In addition to sending cutting decisions to the miner control hydraulics, data may be transmitted for display to the operator. The control module will divide the full rotation of the rotor into many segments around the circumference. A typical segment would be 4 inches along the circumference. Gamma radiation is recorded continuously and gamma counts are correlated with the segment in its field of view. If a detector is added to the second rotor for roll control purposes, the data from that detector will be automatically associated with the appropriate segment, which will be in a different position in the cycle of the second rotor. Once on each rotation, the radiation detector will send the data along with steering decisions, via an RF link, collected on the previous revolution of the rotor. If an RF link is used, in order to save power, the RF transmitter may only be turned on for a brief time on each revolution and at the time when the rotor is in the best position for transmission. If the miner is equipped with slip rings for each rotor shaft, that would be a preferred arrangement, eliminating the need for RF equipment.
A special power source may be required for the portions of the geosteering system on the rotor. This can be provided by a set of nickel cadmium batteries that are located in another armored box located near the detector. Examples of other means of providing power to the system are to utilize a gravity driven system, or provide a means of transferring power from the miner across the shaft to the rotor.
In one aspect, the invention provides a detector for a miner, comprising a gamma sensing element and light sensing element coupled to said gamma sensing element. The invention further provides that the detector is mounted on a rotary cutter of a boring-type continuous miner such that the gamma sensing element has a view of a geologic formation being mined.
In another aspect, the invention provides a mining control system comprising a miner having at least two rotary cutters, a gamma detector on each of the at least two rotary cutters for receiving gamma emissions from a geologic formation, and an accelerometer and a rate gyro, wherein the accelerometer and the rate gyro correlate the received gamma emissions with positions of the at least two rotary cutters. The invention further provides a central module, wherein the central module utilizes the correlated readings to determine whether the cutters must be moved.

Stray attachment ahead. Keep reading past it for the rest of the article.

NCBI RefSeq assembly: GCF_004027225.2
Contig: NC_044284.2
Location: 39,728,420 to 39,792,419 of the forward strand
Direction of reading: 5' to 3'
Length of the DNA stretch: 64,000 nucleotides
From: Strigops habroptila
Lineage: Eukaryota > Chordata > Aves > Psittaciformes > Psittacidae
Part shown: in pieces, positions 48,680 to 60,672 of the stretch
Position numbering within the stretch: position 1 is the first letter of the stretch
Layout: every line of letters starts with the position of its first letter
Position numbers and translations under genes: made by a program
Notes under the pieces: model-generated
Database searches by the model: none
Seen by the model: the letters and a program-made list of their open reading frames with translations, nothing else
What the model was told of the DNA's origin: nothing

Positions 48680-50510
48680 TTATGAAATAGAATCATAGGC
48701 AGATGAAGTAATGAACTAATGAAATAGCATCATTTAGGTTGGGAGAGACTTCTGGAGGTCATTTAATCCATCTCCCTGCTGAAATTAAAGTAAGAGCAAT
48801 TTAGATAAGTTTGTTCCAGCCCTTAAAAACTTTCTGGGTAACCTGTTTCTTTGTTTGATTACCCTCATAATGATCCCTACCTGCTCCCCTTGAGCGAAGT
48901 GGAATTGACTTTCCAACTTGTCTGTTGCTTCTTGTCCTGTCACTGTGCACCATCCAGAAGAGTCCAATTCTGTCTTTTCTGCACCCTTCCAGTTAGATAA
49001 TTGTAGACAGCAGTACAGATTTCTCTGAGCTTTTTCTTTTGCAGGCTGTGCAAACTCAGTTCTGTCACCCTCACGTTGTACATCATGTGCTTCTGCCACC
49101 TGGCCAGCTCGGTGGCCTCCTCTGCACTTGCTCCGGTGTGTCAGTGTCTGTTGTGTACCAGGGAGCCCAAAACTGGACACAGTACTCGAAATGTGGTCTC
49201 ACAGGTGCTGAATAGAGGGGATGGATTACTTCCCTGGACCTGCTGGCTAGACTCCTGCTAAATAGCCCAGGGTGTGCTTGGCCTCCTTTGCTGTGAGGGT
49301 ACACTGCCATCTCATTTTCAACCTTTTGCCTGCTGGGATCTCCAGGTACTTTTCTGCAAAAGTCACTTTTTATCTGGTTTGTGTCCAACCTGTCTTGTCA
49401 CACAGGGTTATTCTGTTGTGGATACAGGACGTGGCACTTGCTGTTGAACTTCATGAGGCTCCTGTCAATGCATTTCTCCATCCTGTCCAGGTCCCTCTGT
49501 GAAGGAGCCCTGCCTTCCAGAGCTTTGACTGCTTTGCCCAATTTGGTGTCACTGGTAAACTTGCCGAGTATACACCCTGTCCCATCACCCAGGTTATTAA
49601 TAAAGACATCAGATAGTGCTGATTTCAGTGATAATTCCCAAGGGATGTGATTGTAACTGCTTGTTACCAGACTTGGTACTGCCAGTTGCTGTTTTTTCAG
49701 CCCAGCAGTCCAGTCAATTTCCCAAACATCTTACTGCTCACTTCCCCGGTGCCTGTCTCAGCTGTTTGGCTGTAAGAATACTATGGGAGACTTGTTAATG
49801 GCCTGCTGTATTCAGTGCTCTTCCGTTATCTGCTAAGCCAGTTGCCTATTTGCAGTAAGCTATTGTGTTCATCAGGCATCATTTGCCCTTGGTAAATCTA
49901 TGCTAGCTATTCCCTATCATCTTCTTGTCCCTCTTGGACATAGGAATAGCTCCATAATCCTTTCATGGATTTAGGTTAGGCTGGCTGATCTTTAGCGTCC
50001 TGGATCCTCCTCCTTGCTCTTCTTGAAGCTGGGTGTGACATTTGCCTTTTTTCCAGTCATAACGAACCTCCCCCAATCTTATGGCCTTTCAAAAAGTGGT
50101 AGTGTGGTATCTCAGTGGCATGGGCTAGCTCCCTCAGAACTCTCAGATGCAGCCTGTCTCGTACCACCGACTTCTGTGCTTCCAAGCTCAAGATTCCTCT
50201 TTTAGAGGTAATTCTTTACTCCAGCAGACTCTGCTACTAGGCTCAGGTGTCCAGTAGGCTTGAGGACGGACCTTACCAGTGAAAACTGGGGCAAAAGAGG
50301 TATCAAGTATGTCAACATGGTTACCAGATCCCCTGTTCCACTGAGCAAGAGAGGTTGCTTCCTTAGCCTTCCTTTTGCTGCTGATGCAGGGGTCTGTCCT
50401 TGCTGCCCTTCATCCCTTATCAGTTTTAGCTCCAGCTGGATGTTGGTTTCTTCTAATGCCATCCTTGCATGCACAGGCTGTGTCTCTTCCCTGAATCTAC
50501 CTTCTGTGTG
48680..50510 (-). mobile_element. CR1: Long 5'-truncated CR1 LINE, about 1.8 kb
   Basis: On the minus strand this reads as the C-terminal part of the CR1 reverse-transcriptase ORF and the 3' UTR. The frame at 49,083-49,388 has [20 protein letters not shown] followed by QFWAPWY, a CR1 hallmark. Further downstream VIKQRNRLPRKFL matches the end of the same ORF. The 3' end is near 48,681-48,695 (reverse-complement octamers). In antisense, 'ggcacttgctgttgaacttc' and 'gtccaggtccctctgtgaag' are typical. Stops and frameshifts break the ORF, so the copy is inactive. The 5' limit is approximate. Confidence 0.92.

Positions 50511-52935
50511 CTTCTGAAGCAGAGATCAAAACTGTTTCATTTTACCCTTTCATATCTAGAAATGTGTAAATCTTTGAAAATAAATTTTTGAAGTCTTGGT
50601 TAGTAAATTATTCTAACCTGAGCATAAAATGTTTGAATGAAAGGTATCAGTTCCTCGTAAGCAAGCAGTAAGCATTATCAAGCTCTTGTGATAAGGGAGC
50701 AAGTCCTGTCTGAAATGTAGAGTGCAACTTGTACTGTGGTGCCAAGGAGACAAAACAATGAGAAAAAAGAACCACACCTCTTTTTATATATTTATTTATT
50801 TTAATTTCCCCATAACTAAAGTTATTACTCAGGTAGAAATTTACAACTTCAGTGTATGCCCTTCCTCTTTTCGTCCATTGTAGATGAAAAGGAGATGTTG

In yet another aspect, the invention provides a mining control system comprising a miner having at least two rotary cutters and a gamma detector on each of the at least two rotary cutters. The invention also provides a means to correlate gamma ray readings with positions of the cutters, and a means to combine the position-correlated gamma ray readings to determine whether the at least two rotary cutters should be moved either up or down in order to place said miner in a higher grade ore.
Therefore, the invention provides an apparatus and method for using the apparatus that address a need in the mining industry. These and other features and advantages of the invention will be more clearly understood from the following detailed description and drawings of preferred embodiments of the present invention.
As described above, gamma detectors are good candidates for being used to geo-steer boring-type continuous mining machines to bore through mineral bearing or ore bearing formations. Two of the most important considerations in creating an accurate method of geo-steering a miner through a geologic formation, having mineral beds of variable thickness and differing qualities, is the location of the gamma detectors and their field of view. The object is to steer the miner cutters (
Boring-type continuous miners remove minerals from a mineral formation by boring a tunnel. As shown in
The formation indicated in
By placing the detectors 10, 11 at the end of rigid sections of, respectively, rotor arms 16, 17, they are within about 11 inches of the mineral surface and very near the face that the cutters are advancing into. The gamma sensing element in the detector has been shaped and oriented to allow the field of view (FOV) to be small in the direction needed to identify bed boundaries 41-46 as illustrated in
To identify the bed boundaries 41-46, it is necessary to have count rates on each side of each boundary 41-46 that are distinctively different from those on the other side of the boundaries. As the detector FOV sweeps past the bed boundaries, the change in gamma rates must be measured with sufficient accuracy and resolution to allow making accurate cutting decisions. If conventionally configured industrial gamma detectors are employed, and if they are positioned perhaps 20 inches from the surface, particularly if the detection surface facing the formation is circular, spatial resolution is seriously degraded and/or much sensitivity is lost, and thus it would seem not feasible to use this approach. Given that radiation is statistical in nature, if the count rate is low, it is not possible to distinguish one side of the boundary from the other side. In fact, this challenging issue has been a major limitation to earlier approaches and has probably been one of the deterrents from others attempting to mount gamma detectors on the rotors.